This article was co-authored by Heather Gallagher. Heather Gallagher is a Photojournalist & Photographer based in Austin, Texas. She runs her own photography studio called “Heather Gallagher Photography” which was voted Austin’s Best Family Photographer and top 3 Birth Photographers in 2017, 2018 and 2019. Heather specializes in family Photojournalism and has over 15 years of experience documenting individuals , families and businesses all over the world. Her clients include Delta Airlines, Oracle, Texas Monthly, and her work has been featured in The Washington Post and The Austin American Statesman. She is a member of the International Association of Professional Birth Photographers (IAPBP).
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Even in a digital age when people get their news from phone apps, the internet and television, newspapers are still an important way to distribute information and quality journalism. Photographers play a crucial role in telling any news story by providing the visual element – “A picture is worth a thousand words,” after all. Learn how to get a job as a photographer in this tough and fast-paced field.
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This article was co-authored by Heather Gallagher. Heather Gallagher is a Photojournalist & Photographer based in Austin, Texas. She runs her own photography studio called “Heather Gallagher Photography” which was voted Austin’s Best Family Photographer and top 3 Birth Photographers in 2017, 2018 and 2019. Heather specializes in family Photojournalism and has over 15 years of experience documenting individuals , families and businesses all over the world. Her clients include Delta Airlines, Oracle, Texas Monthly, and her work has been featured in The Washington Post and The Austin American Statesman. She is a member of the International Association of Professional Birth Photographers (IAPBP). This article has been viewed 70,018 times.”How to get a job at:” is a series of interviews with hiring managers at companies to provide
Imagine standing on the Met Gala red carpet, photographing Rihanna’s ensemble and immortalizing this moment for years to come. That’s just another day in the life for photographers at Getty Images. For the Getty Images team, photography is the purest form of communication — embodying the company’s core values of trust, transparency and openness.
Getty Images’ powerful visual content appears daily in the world’s most influential newspapers, magazines, films, books and media, and the company has job opportunities around the world. The best part? You don’t have to be a professional photographer to have a chance with this company. I sat down with Getty’s Global Head of Talent Acquisition, Katie Cushing, to find out how to get your foot in the door at this innovative organization at the intersection of creativity and technology.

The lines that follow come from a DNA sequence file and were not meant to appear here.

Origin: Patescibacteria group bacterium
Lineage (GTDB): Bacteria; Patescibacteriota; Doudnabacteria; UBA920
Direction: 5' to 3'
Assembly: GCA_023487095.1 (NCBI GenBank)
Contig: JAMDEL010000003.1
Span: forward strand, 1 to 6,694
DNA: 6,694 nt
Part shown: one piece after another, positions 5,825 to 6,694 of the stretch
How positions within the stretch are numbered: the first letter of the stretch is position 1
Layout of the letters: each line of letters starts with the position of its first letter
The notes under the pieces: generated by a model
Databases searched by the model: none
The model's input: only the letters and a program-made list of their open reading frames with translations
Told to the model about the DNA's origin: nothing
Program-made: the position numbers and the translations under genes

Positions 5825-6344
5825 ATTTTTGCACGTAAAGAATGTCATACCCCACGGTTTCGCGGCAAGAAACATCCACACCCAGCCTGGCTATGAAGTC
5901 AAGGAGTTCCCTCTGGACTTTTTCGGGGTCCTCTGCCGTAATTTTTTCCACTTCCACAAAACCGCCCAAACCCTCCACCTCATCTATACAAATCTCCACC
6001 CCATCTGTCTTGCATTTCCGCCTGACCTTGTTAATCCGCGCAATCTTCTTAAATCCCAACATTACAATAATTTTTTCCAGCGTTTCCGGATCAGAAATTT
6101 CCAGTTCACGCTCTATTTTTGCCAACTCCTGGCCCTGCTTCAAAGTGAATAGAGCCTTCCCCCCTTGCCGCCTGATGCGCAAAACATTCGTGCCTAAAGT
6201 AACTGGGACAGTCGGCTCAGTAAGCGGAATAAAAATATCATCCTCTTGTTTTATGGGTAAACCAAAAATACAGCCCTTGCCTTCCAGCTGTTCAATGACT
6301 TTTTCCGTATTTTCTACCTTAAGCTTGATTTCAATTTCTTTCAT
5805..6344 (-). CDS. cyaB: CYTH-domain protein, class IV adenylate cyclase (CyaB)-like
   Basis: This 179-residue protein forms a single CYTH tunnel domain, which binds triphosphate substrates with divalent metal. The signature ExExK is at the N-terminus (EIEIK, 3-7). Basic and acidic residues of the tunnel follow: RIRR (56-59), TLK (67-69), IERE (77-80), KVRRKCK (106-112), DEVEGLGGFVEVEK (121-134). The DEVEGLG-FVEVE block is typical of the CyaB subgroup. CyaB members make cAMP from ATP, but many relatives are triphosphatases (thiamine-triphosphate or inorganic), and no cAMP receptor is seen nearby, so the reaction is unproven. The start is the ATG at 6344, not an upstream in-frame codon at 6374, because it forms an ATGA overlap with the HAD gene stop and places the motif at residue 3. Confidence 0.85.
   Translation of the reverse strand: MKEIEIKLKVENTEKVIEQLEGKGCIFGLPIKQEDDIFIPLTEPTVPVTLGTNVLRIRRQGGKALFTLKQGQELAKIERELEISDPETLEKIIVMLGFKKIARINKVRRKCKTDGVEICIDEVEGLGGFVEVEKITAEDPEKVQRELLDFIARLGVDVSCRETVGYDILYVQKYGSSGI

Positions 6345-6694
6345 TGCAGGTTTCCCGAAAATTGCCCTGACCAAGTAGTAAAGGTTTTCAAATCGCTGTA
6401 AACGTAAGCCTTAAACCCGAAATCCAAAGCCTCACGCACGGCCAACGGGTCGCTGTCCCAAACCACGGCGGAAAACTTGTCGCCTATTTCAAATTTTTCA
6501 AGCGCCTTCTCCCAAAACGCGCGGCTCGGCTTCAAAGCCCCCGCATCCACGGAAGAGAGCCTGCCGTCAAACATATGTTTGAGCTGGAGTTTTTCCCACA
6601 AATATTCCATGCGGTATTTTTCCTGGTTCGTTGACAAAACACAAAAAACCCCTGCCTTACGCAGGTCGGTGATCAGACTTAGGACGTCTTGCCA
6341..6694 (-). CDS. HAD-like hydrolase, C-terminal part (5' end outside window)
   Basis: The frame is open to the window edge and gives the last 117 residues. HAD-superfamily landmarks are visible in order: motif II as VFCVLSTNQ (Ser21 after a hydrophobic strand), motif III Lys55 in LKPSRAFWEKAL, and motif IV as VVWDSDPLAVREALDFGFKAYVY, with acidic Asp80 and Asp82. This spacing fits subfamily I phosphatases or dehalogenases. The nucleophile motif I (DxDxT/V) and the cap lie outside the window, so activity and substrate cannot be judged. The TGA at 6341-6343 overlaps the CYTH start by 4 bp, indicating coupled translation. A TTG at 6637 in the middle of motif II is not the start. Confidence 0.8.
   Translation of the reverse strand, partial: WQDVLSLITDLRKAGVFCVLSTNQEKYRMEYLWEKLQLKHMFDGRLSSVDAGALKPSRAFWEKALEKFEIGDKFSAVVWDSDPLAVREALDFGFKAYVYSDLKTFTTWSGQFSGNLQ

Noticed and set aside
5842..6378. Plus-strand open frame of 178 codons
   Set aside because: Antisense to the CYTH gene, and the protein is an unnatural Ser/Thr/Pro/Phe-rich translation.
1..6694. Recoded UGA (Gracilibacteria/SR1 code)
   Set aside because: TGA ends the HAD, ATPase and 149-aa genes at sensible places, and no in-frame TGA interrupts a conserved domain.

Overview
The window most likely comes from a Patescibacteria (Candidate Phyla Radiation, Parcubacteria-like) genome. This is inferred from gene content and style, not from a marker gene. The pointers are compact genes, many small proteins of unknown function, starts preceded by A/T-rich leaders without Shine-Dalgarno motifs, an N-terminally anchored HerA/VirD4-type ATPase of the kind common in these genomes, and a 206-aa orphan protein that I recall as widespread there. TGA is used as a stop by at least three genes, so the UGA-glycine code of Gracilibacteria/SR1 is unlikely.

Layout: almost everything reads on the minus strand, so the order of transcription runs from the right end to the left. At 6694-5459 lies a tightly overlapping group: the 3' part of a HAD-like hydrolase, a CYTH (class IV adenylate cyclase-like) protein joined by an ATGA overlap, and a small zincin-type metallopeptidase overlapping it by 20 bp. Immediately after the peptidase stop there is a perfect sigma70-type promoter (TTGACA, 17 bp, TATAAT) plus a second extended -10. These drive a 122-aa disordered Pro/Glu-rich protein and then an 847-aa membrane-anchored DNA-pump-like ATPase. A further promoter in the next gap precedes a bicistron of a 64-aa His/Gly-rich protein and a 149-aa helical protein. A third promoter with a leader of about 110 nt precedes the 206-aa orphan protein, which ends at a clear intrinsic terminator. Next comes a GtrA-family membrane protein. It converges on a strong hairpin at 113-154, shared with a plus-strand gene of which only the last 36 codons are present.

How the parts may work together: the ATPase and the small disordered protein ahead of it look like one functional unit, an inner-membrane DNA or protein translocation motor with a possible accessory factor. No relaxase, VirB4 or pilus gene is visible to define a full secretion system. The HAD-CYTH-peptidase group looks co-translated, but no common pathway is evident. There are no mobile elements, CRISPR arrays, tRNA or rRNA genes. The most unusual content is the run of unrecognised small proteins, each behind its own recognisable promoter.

Rachel Bitte: What does Getty Images look for in applicants? A love of photography or creative pursuits in general?
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Katie Cushing: Outside of our photographers, we’re more about finding people who can appreciate creative visual work versus producing it. I am by no means a good photographer, but am constantly humbled and in awe of the work our teams do. For marketing, sales or finance, for example, you still need to have a creative mindset. It’s about the way you work out problems yourself. We are looking for people who can bring solutions — quick thinkers and problem solvers.
RB: I love that. So being a household name in the photography industry, I’m sure you have hundreds of applicants for every position. What makes someone stand out, from their resume to the interview?
KC: A well-crafted resume goes a long way—one that tells your story succinctly can be all it takes to open the door. It is important to show your career progress and increase responsibility. Being able to quantify your experience is critical, whether that’s driving revenue, enabling cost savings, or even serving a large sales territory efficiently — numbers allow us to see the impact you’ve had even before we get to an interview.
Once in an interview, I think the questions a candidate asks tell us as much about them as their answers to us. Of course we want to know about their experience, work history, and what drives them, but I always leave plenty of time for the candidate to ask questions. We want to make sure they think we’re a good fit too. I love hearing questions that show they’ve researched Getty Images, and use those as a starting point for a deeper discussion. It’s important that candidates know what’s going on with us and our industry, and how that affects their opportunities here and where they might see themselves fitting into that bigger picture.